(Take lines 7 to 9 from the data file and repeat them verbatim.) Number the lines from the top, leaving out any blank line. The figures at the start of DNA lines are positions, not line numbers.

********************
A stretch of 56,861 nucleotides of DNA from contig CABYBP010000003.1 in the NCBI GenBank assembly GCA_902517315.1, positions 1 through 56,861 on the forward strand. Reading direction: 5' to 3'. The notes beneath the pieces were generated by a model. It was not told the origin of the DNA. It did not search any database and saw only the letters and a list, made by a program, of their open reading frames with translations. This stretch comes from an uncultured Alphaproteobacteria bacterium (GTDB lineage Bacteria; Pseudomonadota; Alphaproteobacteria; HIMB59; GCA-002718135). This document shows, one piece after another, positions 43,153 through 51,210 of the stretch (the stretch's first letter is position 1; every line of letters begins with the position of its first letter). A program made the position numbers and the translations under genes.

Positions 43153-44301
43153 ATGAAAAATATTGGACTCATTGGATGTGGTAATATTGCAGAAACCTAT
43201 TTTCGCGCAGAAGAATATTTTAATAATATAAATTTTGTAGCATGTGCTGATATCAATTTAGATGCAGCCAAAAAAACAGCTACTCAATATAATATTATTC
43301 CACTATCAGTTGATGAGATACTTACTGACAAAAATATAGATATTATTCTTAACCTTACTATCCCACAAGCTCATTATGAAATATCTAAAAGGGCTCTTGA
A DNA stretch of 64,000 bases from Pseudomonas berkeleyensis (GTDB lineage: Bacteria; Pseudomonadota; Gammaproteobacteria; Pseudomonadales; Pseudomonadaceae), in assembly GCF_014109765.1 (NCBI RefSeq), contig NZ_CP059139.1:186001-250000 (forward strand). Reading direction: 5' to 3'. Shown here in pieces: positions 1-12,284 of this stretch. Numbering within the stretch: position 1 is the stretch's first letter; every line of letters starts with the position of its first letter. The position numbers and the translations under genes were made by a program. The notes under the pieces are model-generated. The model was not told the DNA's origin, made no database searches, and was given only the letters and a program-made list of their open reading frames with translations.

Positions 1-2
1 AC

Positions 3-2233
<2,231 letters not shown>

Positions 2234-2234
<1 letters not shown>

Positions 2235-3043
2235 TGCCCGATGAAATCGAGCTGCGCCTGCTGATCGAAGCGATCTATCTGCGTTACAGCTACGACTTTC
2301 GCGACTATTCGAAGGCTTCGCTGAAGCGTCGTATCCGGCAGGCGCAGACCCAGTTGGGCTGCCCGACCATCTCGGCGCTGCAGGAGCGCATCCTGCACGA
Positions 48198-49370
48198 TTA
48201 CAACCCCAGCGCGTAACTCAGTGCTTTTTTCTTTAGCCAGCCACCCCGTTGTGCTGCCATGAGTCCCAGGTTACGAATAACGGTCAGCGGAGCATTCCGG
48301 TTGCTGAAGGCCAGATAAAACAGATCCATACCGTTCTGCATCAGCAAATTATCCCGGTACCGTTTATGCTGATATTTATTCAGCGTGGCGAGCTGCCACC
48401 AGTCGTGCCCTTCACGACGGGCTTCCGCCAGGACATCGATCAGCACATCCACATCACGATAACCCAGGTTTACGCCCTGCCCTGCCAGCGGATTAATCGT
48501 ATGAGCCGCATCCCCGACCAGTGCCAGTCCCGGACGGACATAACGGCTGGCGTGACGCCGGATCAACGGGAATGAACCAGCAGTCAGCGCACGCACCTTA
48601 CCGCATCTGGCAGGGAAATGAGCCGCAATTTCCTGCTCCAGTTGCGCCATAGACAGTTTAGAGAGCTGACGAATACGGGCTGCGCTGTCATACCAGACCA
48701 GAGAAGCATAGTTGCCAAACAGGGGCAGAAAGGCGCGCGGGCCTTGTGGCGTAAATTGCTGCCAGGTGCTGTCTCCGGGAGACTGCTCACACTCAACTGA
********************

Positions 1-2
1 AC

Positions 3-2233